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Criminality blamed for spike in attacks against municipal workers

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Criminality has been blamed for the spike in attacks against municipal workers in Johannesburg, Tshwane and Ekurhuleni. Since the beginning of the year technicians have been held at gunpoint, robbed of cell phones, laptops, toolboxes, hijacked and injured to the point of hospitalisation.

It’s led to authorities increasing security for technicians who are on a call out to restore disrupted municipal services. Joburg’s inner city, Alexandra, Lenasia, Roodepoort and Soshanguve have been identified as the most dangerous areas for public technicians to work in.

Municipal workers are often targeted by either criminals or frustrated community members when they respond to calls.

“We’ve had many disturbing incidents where our teams are attacked by the residents they are meant to serve and this is worrying because it means we are going to be scaling down on some of the services we are supposed to provide. In fact we’ve got instances where some areas are not attended to after outages due to attacks to some of our staff especially at night, places like Alex, Jeppestown, Marshalltown and parts of Lenasia and Soweto,” says Isaac Mangena, Joburg City Power spokesperson.

Even the cities of Tshwane and Ekurhuleni are under siege.

“We have observed a spike in attacks on our colleagues. The primary problem is criminality, and thugs see them as soft targets because they go there in marked vehicles to go and fix water leaks, electricity cables and they have to go out of the cars,” says Selby Bokaba, City of Tshwane spokesperson.

It has led to residents in these hot spots not getting services as technicians are simply too scared to go into those areas without security escorts.

“That impacts on the turnaround time because it means they have to wait for police to be available to escort them to attend to those service interruptions. And you find that communities become frustrated and vent their anger out on our colleagues sometimes they hold them hostage,” Bokaba adds.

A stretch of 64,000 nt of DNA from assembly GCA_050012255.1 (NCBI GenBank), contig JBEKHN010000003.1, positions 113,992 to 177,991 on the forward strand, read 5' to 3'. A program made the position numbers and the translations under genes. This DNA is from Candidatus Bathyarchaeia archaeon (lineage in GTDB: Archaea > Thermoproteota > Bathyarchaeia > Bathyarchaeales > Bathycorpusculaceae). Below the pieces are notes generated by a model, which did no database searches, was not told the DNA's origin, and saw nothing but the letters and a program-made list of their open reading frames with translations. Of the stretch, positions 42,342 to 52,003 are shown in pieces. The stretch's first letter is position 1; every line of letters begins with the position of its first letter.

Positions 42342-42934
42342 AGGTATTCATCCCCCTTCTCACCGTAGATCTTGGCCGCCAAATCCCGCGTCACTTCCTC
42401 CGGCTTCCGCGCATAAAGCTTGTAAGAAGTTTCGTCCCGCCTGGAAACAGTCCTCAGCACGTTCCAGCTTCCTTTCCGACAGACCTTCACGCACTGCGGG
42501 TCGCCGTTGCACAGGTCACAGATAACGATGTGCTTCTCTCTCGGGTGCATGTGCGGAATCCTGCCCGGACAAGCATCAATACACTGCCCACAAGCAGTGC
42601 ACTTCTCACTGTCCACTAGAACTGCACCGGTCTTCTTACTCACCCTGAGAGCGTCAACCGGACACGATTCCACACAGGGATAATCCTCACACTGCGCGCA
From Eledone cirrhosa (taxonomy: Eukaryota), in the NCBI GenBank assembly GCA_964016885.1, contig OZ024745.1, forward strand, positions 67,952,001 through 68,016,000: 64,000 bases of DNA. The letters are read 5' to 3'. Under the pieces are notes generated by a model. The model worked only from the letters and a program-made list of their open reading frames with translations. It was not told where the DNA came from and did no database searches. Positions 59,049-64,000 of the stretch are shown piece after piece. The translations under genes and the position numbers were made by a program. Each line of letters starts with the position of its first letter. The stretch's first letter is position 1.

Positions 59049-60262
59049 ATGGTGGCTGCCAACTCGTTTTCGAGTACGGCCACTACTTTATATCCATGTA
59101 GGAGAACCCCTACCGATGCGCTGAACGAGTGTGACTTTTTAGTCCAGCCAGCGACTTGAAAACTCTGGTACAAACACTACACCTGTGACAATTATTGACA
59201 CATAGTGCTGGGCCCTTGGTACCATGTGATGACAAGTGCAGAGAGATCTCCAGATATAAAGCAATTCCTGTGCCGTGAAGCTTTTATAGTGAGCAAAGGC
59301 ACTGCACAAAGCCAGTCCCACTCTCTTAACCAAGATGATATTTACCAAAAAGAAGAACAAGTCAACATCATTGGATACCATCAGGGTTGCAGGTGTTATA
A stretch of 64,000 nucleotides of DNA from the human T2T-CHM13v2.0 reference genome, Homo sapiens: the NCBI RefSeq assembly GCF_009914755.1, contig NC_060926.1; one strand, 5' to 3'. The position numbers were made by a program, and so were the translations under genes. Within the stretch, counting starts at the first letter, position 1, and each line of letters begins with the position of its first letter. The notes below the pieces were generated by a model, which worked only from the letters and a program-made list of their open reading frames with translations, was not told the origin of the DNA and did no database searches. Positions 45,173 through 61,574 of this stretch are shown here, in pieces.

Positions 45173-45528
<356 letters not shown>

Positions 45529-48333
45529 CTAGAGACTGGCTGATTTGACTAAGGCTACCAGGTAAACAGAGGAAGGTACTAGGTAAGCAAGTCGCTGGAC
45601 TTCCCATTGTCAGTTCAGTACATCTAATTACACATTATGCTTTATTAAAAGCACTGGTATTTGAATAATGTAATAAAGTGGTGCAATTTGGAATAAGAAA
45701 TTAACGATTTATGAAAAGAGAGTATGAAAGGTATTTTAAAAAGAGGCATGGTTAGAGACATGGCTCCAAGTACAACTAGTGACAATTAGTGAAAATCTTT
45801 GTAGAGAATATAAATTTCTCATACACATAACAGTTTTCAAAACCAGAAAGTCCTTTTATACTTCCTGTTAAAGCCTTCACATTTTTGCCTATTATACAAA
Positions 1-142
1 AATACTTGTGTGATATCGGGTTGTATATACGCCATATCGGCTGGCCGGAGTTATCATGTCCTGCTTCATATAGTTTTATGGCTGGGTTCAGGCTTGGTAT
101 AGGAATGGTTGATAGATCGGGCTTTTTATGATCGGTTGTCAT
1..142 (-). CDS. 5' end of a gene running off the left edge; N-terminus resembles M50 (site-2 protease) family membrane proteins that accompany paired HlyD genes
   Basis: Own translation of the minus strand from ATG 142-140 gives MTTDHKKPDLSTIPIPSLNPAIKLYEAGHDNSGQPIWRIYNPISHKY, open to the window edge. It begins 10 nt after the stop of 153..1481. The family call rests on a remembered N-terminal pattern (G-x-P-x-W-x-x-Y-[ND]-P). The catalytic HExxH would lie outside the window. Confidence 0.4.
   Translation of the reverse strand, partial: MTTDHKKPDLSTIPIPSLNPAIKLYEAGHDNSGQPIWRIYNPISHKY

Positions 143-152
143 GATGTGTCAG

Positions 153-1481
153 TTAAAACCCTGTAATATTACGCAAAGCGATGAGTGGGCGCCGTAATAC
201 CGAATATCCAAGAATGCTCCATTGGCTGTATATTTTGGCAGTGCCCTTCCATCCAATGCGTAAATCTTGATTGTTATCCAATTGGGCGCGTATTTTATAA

Cases of theft and intimidation have been opened but City Power says having armed escorts is not realistic, nor a long term solution.

“I think it’s not ideal to have the police escorting our teams at any given time. We are dealing with thousands of outage calls, and it means if we have to attach this response team to them then we need 2000 JMPD cars, 4000 SAPS cars and that doesn’t make sense at all,” Mangena adds.

They are appealing to communities to respect the staff.

“It is frustrating and traumatic for our colleagues to go out and restore services in those areas only to fall prey to thugs and criminals,” Bokaba explains.

It seems the frequency of attacks has intensified in the past six months. With the growing trend of municipal workers being targeted and attacked, authorities are concerned and have roped in the policing sector to put in much needed security plans to ensure the safety of workers and affected communities.

 

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